The sound alone is terrifying
by DAVE MAJUMDAR
The Pentagon’s secretive Strategic Capabilities Office — aka SCO — and the U.S. Navy have demonstrated swarming autonomous drone technology in flight using over 100 unmanned aircraft. During the October 2016 experiment, three Boeing F/A-18E/F Super Hornets launched 103 Perdix drones over the test range at China Lake, California.
The tiny unmanned aircraft demonstrated swarm behaviors such as collective decision-making, adaptive formation flying and self-healing. The Pentagon released an official video — which you can watch for yourself below — of the test.
If nothing else, the whine of dozens of drones buzzing around sounds terrifying.
“Due to the complex nature of combat, Perdix are not pre-programmed synchronized individuals, they are a collective organism, sharing one distributed brain for decision-making and adapting to each other like swarms in nature,” SCO Director William Roper said in a statement.
“Because every Perdix communicates and collaborates with every other Perdix, the swarm has no leader and can gracefully adapt to drones entering or exiting the team.”
This particular demonstration is one of the first examples where the potential of autonomous swarms is truly on display. Previously, the Pentagon would have to use to large unmanned aircraft — which cost as much as a manned aircraft — to achieve the same effect.
With this technology, the enemy has to work much harder to take down individual components of the swarm to destroy it. Moreover, the swarm would still operational even after an opponent has destroyed multiple aircraft, allowing for a graceful degradation of the collective whole as it comes under attack.
Thus, once the swarm technology is operational, the potential is almost limitless.
The Pentagon is working on transitioning the Perdix — one of the fruits of the Defense Secretary Ashton Carter’s Defense Industrial Unit-Experimental effort — into an operational aircraft. One of the challenges will be to find to a company that will be able develop the Massachusetts Institute of Technology Lincoln Laboratory’s design into a mass production model.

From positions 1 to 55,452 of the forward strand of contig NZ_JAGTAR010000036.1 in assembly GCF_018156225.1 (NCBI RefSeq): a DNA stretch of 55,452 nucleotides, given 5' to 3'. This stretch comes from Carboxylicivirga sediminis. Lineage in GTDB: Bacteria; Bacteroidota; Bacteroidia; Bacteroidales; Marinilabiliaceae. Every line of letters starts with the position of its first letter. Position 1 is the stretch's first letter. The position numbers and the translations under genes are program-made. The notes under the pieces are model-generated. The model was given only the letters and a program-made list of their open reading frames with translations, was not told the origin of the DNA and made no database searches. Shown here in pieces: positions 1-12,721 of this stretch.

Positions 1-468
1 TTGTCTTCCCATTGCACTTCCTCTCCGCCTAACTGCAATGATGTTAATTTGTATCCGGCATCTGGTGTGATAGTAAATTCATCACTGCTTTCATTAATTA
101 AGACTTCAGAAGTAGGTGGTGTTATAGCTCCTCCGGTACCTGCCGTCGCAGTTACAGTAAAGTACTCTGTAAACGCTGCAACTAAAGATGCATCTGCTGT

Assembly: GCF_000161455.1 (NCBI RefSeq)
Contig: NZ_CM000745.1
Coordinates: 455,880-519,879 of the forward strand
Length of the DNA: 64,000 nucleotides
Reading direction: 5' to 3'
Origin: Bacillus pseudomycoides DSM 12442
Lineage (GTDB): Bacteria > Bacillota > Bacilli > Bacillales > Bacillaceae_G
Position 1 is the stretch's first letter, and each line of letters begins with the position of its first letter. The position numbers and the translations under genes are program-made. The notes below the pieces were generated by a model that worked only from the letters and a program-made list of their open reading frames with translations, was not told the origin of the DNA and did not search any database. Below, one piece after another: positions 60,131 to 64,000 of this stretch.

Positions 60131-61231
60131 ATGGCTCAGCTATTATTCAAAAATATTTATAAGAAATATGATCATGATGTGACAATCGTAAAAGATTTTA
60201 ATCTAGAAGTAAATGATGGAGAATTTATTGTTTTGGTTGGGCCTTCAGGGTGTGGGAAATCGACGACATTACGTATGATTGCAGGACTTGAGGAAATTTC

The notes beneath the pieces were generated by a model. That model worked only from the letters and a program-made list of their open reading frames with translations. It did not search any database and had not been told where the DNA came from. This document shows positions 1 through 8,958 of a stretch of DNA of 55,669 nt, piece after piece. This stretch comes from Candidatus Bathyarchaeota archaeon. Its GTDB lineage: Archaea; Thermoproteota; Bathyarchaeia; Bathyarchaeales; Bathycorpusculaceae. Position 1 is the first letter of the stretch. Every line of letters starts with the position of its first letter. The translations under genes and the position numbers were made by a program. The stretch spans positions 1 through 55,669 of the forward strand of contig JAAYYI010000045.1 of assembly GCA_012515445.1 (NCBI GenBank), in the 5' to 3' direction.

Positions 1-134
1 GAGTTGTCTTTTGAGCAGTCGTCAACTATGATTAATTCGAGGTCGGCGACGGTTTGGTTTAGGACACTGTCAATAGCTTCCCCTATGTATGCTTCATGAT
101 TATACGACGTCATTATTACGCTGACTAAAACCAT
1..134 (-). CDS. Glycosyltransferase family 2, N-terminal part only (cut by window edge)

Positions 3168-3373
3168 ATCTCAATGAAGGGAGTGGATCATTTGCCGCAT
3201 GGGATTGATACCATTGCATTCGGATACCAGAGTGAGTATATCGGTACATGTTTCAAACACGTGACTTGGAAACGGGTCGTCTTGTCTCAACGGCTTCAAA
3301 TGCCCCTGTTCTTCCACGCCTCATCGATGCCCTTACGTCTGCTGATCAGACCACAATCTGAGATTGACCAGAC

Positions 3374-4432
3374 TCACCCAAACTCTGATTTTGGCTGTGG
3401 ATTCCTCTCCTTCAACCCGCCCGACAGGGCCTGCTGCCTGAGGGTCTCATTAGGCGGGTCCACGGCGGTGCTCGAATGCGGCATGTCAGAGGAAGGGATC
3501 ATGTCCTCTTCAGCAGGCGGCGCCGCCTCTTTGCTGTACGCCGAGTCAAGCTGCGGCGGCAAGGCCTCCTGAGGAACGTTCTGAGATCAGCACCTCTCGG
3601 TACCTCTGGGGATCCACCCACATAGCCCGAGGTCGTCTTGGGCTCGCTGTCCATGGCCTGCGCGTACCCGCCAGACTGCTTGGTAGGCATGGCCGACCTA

Unlike a typical military design, Perdix is based on commercial technology — like a smartphone —that companies have continually upgraded since its inception. According to the Pentagon, engineering students at MIT developed the tiny drones in 2013, but engineers further adapted the technology for combat use.
After the experiment, U.S. officials said they wanted to build Perdixes in batches of up to 1,000.
“Now in its sixth generation, October’s test confirmed the reliability of the current all-commercial-component design under potential deployment conditions — speeds of Mach 0.6, temperatures of minus 10 degrees Celsius, and large shocks — encountered during ejection from fighter flare dispensers,” a Pentagon press release explained.
The Perdix is just the harbinger of things to come. American troops could use future swarming drones for everything from taking down enemy air defenses to electronic warfare to reconnaissance.
The technology is in its infancy, but the Pentagon and its partners are just unlocking the potential for the first time.
Dave Majumdar is the defense editor for The National Interest, where this article originally appeared.